Mathematical Problems in Engineering

Mathematical Problems in Engineering / 2013 / Article

Research Article | Open Access

Volume 2013 |Article ID 943218 | https://doi.org/10.1155/2013/943218

Ming Li, "The Method for Product Design Selection with Incomplete Linguistic Weight Information Based on Quality Function Deployment in a Fuzzy Environment", Mathematical Problems in Engineering, vol. 2013, Article ID 943218, 10 pages, 2013. https://doi.org/10.1155/2013/943218

The Method for Product Design Selection with Incomplete Linguistic Weight Information Based on Quality Function Deployment in a Fuzzy Environment

Academic Editor: Jung-Fa Tsai
Received24 Jan 2013
Revised24 Mar 2013
Accepted24 Mar 2013
Published15 Apr 2013

Abstract

The selection of a design for the given product is a critical problem in product design development. Focuses of the designers and customers on the design are not identical. In order to bridge the gap and provide a more relaxing way to select the design, a new method based on quality function deployment (QFD) is proposed. In such a method, customers are required to give their linguistic preferences on the design with respect to the customer requirements (CRs). In the rating of the weight of CRs, they are allowed to provide incomplete linguistic weight information and the objective optimization model is proposed to derive the exact linguistic weight information. Designers are required to rate the correlation between design requirements (DRs) and the relationship between the CRs and DRs to construct the house of quality. Opinions given by the customers are translated into the opinions with respect to the DRs based on the QFD. Afterwards, the priorities of the designs and design requirements are determined. The assessment results not only show the contribution of each design requirement to the customer satisfaction but also show the advantages and disadvantages of each design from the designers’ perspective clearly and directly. An example is provided to validate the applicability of the proposed method.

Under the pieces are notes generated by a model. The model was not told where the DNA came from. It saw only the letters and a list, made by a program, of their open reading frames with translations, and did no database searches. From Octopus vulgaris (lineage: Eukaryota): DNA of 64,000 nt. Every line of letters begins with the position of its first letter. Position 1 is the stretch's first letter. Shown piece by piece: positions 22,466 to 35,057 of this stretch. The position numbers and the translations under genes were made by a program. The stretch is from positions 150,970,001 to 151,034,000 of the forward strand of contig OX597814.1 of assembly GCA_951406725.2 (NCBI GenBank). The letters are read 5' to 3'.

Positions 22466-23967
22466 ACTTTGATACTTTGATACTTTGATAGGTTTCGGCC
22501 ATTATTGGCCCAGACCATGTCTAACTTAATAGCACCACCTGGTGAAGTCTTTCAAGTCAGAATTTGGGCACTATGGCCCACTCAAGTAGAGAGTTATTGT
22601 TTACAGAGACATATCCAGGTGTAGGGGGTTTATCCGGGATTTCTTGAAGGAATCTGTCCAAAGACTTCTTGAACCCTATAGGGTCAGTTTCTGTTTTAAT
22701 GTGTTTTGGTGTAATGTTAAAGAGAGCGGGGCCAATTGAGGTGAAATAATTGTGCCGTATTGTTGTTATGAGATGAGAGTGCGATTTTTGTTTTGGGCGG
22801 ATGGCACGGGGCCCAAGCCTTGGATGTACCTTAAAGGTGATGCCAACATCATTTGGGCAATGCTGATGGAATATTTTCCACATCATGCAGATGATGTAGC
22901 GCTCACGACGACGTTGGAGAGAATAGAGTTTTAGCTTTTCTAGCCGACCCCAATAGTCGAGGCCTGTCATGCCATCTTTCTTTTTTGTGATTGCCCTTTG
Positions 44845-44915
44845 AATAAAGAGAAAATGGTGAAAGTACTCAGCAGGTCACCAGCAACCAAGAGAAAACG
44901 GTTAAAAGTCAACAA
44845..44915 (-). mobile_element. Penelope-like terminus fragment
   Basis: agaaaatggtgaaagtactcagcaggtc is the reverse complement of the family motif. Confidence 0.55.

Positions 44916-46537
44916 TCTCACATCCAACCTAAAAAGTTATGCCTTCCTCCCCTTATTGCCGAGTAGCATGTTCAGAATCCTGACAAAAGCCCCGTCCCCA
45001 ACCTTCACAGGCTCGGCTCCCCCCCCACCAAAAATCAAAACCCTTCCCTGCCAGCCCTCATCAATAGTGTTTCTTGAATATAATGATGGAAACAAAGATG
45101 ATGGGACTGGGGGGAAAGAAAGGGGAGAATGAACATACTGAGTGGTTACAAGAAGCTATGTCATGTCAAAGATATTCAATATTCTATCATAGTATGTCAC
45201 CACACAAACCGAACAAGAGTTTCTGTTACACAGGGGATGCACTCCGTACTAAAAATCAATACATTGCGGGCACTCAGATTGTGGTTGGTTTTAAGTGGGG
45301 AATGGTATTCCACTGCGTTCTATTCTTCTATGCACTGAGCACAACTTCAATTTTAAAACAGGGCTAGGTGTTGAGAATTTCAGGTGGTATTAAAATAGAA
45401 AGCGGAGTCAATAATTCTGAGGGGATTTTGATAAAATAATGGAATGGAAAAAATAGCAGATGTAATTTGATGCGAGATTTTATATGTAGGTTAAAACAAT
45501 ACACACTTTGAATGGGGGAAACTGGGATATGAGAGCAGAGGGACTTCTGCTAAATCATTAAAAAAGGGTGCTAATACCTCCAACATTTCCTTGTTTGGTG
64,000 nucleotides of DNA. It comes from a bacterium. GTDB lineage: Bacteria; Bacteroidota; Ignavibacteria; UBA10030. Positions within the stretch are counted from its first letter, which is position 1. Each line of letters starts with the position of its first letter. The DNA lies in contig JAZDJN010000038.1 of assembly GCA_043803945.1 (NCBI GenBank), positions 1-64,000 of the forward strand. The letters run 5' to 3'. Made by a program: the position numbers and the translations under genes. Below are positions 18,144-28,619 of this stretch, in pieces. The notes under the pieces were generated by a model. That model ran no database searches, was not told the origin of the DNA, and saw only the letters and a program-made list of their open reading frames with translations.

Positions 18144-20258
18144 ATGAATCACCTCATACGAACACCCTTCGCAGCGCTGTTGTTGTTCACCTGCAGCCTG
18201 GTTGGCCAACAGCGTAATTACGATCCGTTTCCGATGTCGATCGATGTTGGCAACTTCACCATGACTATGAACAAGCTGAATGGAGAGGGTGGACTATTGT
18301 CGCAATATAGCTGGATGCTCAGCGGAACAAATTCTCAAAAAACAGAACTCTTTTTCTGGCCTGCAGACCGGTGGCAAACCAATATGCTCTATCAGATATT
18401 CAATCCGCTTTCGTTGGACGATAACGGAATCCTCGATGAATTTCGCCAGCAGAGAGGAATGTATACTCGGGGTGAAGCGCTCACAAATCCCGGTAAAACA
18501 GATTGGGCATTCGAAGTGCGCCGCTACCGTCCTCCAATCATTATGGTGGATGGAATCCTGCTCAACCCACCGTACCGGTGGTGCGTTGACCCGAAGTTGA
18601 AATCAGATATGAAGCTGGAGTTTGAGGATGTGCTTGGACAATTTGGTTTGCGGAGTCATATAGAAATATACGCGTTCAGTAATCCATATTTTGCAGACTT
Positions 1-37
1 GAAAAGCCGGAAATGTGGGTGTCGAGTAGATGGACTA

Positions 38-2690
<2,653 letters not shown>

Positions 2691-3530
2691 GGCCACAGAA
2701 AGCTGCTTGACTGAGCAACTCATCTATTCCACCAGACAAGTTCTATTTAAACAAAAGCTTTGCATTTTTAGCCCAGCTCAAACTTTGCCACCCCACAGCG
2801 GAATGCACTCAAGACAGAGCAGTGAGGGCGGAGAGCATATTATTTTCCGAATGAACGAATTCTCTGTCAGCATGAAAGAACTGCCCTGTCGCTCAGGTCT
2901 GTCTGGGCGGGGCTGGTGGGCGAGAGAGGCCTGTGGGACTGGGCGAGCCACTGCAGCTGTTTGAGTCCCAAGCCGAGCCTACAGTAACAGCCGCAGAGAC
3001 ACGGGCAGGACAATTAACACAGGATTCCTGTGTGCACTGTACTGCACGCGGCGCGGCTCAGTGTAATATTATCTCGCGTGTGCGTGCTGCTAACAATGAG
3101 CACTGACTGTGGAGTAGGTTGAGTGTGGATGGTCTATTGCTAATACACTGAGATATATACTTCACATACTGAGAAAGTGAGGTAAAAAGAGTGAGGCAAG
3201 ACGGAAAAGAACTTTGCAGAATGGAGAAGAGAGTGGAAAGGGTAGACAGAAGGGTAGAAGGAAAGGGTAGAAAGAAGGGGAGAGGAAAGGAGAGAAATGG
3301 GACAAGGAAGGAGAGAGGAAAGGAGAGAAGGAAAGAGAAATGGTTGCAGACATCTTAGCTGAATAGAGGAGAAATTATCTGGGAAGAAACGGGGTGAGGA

1. Introduction

The selection of the particular design for a given product is perhaps the most critical problem in product design development [13]. Designs are often evaluated from many aspects by groups of decision makers. Since the product is customer oriented, the opinions given by customers greatly impact the eventual success or failure of a product in the market [46]. The criteria which are constructed from the designer’s perspective reflect the characteristic of the design, but the customers are not familiar with the criteria and they cannot fully express their preferences. On the contrary, the criteria which are constructed from the customer’s perspective facilities the expression of customer requirements, but the evaluation results cannot reflect the advantages and disadvantages of the design clearly and directly, which is important for the improvement of the design. Therefore, methods are needed to take the advantages of the evaluations with respect to the two kinds of criteria.

Quality function deployment (QFD) provides the way to connect the customers’ preferences and designers’ preferences. It is a useful tool that deploys the voice of customer into searching for best solutions for the design and development of products [7]. QFD translates the customer requirements (CRs) into design requirements (DRs) that are considered in product design. Each translation can be represented graphically in a matrix configuration generally known as the house of quality (HoQ) [8, 9], as shown in Figure 1. HoQ is composed of six parts: Area A represents customer requirements (CRs), which are the criteria constructed from the customers’ perspective. Area B represents the importance level of CRs. Area C represents design requirements (DRs), which are the criteria constructed from the designers’ perspective. Area D represents the relationship of CRs and DRs. Area E indicates how DRs affect each other. Area F represents the priority of DRs.

In the selection of designs, customers are required to rate the alternatives and give the weight information of CRs. In the construction of HoQ, designers are required to give their opinions about the correlations between DRs and relationships between CRs and DRs. The data available in the early stage of new product design is often limited and inaccurate [1012]. Decisions are often have to be made with vague, imprecise, and uncertain information. It is more suitable for decision makers to express their preferences by means of linguistic terms instead of numerical ones considering the uncertain knowledge they have about the problem [13, 14].

Although the QFD has been extended in a fuzzy environment [12, 15], it fails to solve the selection problem with incomplete linguistic weight information of CRs. In this paper, a new method for product design selection with incomplete linguistic weight information of CRs based on QFD in a fuzzy environment is developed. The remainder of this paper is set out as follows. In the next section, we introduce some basic concepts of the fuzzy linguistic model. In the third section, we develop a practical method based on QFD for product design selection with incomplete linguistic weight information of CRs. In Section 4, we give an illustrative example to illustrate the availability of the proposed model. In the final section, we conclude the paper.

2. Preliminaries

2.1. Fuzzy Linguistic Model